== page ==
Better Technical Talks

This is a follow-up for my earlier post.

Here I intend to give some practical advice! But first, allow me to digress — why are you up there speaking, and why are these people listening to you?

If they really were consumed by a desire to know, they would read your blog posts about the topic. They are not there because they are missing knowledge. They are there because they think you will be entertaining. Optimize for being entertaining, and you might be able to teach them something. Optimize for teaching, and you will probably be boring, and they will learn nothing.

Remember: public speaking is a performance art. Treat your technical talk as a performance, and you will do much better. Now, performance doesn’t mean you make it into a circus: you want to give the audience what they expect, more or less. In a technical talk, they expect to be fascinated by stories of the interaction between computers and people.

Hollywood writing has a concept called “Save the Kitten”. Near the beginning of the movie, the hero does something good (“saving the kitten”) which makes the audience care about him. Now, when he does something stupid and has to go on a quest to fix it, you care enough about him to follow along. Likewise, you need to set yourself up as a hero in the beginning of the talk — subtly.

The talk I went to about metaclasses set the speaker as a hero because he outlined a Prometheus narrative of bringing fire from the Gods to the mortals. The talk about stopping to write classes set the hero as the person who helps clean up other people’s code. In my talk, I told a story about visiting a customer and seeing how they didn’t notice many errors because of our crash recovery system. I could outline many other examples, but this ultimately has to be about you.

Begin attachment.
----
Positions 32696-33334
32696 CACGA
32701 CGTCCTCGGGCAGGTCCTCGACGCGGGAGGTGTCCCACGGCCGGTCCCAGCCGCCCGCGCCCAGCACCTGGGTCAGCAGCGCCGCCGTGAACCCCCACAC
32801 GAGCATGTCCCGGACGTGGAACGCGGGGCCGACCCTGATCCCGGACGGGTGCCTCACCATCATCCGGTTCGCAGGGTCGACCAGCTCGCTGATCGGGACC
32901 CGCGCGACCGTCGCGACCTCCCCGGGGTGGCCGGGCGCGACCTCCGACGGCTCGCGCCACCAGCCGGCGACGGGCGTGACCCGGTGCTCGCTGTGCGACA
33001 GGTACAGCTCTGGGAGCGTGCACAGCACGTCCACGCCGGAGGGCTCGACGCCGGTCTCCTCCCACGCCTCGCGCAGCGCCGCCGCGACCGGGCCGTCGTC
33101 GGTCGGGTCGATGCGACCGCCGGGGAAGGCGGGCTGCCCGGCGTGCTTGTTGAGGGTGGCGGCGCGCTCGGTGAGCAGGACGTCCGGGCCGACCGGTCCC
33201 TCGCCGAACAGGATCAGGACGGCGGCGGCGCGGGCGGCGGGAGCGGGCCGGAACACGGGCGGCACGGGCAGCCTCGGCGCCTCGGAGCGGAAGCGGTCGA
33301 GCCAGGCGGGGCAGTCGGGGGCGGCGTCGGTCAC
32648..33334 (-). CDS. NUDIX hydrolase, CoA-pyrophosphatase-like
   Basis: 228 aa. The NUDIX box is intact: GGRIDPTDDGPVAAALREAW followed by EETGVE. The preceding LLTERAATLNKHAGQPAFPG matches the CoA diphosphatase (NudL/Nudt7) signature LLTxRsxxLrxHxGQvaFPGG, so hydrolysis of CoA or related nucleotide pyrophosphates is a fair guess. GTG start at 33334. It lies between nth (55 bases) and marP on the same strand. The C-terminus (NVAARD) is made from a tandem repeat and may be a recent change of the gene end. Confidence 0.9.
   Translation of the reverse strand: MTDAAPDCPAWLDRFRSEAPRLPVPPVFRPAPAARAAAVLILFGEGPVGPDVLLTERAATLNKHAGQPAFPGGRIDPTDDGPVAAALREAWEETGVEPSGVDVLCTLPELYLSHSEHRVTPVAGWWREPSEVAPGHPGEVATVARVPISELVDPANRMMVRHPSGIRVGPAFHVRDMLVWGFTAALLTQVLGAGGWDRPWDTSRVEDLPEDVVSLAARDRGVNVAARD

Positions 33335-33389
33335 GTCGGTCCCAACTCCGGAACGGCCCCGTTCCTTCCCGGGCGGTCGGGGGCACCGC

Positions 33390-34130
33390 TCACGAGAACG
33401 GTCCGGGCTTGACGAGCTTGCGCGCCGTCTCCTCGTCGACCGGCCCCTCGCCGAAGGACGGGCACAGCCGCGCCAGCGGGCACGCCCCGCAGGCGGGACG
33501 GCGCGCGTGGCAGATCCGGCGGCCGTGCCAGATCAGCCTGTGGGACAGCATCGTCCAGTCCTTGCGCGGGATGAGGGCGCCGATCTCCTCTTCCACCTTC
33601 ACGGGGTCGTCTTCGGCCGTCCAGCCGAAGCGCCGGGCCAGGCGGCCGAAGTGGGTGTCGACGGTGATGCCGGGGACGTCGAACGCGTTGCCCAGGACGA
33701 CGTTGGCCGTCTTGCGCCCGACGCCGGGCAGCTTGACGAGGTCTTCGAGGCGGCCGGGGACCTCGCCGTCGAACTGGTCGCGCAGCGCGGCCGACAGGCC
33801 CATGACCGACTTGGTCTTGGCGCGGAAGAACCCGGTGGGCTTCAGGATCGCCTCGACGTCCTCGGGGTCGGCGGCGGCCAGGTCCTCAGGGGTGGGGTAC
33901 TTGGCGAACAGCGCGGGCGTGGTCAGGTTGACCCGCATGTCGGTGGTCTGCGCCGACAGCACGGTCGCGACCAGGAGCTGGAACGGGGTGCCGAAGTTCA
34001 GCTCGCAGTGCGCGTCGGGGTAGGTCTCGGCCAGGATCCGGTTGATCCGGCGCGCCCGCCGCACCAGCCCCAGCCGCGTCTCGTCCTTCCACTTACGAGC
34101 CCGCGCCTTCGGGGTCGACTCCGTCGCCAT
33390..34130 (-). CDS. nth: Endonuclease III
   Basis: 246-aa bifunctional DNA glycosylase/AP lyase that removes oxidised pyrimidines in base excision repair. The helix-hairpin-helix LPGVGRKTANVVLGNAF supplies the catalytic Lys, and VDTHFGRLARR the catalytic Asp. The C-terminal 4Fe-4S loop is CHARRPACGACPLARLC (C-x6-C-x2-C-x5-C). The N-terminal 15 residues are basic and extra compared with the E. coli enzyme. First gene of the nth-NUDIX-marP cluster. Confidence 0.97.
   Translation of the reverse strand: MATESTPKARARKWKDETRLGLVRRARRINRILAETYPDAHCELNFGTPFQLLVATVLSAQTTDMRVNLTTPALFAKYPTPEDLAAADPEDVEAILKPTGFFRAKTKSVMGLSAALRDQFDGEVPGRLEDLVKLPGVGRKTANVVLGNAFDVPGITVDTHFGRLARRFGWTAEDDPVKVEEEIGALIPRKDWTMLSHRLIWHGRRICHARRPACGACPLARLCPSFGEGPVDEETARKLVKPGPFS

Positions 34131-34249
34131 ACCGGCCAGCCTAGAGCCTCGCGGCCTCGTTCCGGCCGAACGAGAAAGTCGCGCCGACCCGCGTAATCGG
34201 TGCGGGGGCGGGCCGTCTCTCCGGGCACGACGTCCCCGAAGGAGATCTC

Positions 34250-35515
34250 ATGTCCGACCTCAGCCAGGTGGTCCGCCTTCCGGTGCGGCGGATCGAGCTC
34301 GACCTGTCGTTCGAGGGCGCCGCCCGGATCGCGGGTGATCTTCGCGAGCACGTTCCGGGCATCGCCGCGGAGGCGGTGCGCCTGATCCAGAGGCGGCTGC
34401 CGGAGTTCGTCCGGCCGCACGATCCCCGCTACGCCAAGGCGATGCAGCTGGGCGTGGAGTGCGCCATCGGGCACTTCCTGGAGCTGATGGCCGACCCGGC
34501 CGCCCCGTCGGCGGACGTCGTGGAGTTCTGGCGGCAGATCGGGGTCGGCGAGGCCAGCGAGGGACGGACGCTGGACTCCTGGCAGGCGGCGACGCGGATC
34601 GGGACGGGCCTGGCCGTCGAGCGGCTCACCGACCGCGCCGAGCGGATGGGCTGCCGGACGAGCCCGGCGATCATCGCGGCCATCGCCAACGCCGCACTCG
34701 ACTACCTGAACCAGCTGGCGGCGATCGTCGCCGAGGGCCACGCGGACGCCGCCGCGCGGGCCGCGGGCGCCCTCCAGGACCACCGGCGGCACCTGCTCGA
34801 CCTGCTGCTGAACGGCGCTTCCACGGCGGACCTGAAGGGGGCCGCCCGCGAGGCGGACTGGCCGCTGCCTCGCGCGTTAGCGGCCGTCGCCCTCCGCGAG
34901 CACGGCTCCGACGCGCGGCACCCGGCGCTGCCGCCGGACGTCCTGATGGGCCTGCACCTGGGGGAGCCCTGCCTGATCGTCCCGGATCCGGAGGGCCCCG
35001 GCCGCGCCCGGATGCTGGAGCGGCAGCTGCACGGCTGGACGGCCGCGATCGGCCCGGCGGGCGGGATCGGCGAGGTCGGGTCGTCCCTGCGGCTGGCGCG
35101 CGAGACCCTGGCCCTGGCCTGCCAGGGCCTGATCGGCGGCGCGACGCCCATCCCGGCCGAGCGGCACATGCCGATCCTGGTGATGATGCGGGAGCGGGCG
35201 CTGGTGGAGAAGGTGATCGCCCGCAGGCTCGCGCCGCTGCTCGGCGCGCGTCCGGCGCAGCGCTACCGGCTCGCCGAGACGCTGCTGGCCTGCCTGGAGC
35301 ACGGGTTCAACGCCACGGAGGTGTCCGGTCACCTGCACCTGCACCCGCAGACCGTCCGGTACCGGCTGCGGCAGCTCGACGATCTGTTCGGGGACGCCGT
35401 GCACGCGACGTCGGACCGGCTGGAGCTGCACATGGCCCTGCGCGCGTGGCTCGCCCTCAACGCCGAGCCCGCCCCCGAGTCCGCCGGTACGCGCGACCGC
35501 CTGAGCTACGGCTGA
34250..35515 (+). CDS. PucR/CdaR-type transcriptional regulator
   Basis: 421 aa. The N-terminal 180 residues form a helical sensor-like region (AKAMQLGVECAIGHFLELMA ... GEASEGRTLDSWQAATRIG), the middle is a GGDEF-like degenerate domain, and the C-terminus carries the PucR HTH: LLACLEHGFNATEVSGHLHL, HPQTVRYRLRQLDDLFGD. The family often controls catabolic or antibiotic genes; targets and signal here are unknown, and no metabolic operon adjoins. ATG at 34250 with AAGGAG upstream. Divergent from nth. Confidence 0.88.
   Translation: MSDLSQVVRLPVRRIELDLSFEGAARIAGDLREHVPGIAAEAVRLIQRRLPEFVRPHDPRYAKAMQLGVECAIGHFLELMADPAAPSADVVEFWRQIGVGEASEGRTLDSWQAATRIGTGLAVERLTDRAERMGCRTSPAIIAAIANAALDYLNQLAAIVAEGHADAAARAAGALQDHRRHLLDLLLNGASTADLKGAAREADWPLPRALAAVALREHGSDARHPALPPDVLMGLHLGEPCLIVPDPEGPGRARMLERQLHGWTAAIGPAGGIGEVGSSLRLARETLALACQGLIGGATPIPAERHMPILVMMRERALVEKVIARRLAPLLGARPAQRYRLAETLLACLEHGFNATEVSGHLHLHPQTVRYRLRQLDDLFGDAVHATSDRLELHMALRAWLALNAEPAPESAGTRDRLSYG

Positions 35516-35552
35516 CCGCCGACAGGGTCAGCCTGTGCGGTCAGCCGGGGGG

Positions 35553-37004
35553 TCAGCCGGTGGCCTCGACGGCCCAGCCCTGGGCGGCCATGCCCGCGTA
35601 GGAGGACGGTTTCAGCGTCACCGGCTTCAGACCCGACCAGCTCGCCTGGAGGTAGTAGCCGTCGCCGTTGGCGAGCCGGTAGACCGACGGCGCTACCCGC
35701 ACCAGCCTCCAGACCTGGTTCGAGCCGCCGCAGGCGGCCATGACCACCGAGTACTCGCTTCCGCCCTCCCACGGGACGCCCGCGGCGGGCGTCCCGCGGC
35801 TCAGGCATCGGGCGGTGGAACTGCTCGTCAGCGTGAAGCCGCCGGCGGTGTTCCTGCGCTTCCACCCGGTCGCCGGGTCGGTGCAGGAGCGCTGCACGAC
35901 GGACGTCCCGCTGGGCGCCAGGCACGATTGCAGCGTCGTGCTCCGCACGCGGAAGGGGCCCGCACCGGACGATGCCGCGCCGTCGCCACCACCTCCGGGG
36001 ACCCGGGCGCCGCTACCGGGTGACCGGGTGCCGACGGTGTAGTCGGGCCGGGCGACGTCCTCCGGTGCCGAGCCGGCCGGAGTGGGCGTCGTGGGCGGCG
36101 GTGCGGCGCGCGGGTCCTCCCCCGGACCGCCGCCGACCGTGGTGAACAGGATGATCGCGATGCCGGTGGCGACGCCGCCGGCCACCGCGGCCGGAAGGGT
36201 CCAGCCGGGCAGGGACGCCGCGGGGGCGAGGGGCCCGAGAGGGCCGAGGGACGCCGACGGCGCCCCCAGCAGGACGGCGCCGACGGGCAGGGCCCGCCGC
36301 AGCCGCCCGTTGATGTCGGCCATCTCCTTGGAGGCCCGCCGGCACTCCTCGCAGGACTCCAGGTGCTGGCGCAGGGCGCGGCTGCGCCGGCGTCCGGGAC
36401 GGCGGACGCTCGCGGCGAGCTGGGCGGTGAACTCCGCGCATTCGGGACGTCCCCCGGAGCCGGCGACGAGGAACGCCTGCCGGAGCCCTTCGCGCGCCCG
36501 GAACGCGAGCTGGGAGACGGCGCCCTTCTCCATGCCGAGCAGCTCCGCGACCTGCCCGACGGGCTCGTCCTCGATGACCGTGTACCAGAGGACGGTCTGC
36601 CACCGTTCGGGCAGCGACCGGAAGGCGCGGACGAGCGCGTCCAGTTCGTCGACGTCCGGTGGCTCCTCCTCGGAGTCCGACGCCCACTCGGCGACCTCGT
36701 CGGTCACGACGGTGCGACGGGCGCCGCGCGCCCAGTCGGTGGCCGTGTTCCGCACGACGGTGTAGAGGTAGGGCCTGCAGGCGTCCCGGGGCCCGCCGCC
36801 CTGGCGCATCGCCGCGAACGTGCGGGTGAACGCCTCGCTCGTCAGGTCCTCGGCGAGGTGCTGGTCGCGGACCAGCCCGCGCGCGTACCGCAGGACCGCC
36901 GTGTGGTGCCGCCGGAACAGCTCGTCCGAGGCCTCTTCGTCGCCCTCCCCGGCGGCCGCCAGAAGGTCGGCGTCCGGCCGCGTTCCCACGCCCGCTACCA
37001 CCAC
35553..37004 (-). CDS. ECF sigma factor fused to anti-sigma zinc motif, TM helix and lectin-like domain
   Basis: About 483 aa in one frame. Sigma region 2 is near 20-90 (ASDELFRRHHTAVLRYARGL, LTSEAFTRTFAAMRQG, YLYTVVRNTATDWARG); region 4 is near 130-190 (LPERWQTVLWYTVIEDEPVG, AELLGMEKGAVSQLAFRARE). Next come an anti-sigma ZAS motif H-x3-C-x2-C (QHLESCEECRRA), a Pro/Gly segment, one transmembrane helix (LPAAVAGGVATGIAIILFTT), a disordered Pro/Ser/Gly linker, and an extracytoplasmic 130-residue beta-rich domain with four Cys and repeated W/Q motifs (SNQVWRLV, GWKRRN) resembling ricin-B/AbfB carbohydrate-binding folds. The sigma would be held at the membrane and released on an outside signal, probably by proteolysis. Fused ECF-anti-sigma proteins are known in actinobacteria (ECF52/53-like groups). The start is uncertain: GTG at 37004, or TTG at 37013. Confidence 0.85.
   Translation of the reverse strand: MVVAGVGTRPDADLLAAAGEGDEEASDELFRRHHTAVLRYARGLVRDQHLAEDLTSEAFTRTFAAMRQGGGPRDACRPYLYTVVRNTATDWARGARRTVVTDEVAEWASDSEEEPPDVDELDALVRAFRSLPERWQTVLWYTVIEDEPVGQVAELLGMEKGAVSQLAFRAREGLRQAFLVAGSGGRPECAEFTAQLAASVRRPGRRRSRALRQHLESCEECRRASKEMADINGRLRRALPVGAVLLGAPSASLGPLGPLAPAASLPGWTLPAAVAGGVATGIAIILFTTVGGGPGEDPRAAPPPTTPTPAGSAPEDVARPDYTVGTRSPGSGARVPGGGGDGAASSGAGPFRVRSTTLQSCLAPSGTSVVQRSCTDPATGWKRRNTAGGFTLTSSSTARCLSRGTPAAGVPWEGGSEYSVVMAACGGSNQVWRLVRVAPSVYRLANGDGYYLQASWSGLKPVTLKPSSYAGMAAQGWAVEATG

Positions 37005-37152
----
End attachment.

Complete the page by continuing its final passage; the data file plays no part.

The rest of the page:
Apologies are rarely entertaining. If you are already a good speaker, you can usually find an entertaining way to apologize but as a novice just refrain from that at all. A self-deprecating joke would do much better if something screwed up.

  • Wrong: “Sorry, I completely forgot to talk about something 3 slides ago…”
  • Right: “Oh, hey, three slides ago I should have told you something else. Let’s go jump in the time machine and fix it…”

Put pictures on your slides. People like looking at pictures. Have them somewhat related to your talk, although it’s ok if the connection is obscure. Puzzled people are a bit distracted, but they are not bored. They might not listen to you — but at least they will not walk away thinking that they are glad to have caught up on their sleep.

Put less words on your slides. If you must put words, have them be a “teaser” that you explain. There is a reason shows on TV starts with a teaser — people will keep their attention to find a solution. If you put code, try to make it less than 10 lines, including comments. It is ok to use code in a style that would not pass muster in production to illustrate a point.

Practice your talk. Do it in front of a video camera. I am still working on reducing my “ums” and “likes”. Accents, however, are not bad. Sure, they make the audience work harder to understand you, which works against the “teaching” goal. But they work for the “entertaining” goal because, let’s face it, accents are funny.

Lastly, remember that unless you’re the human cannon, people are not watching you to see you fail. They want to see you succeed. Draw confidence from people, not fear.



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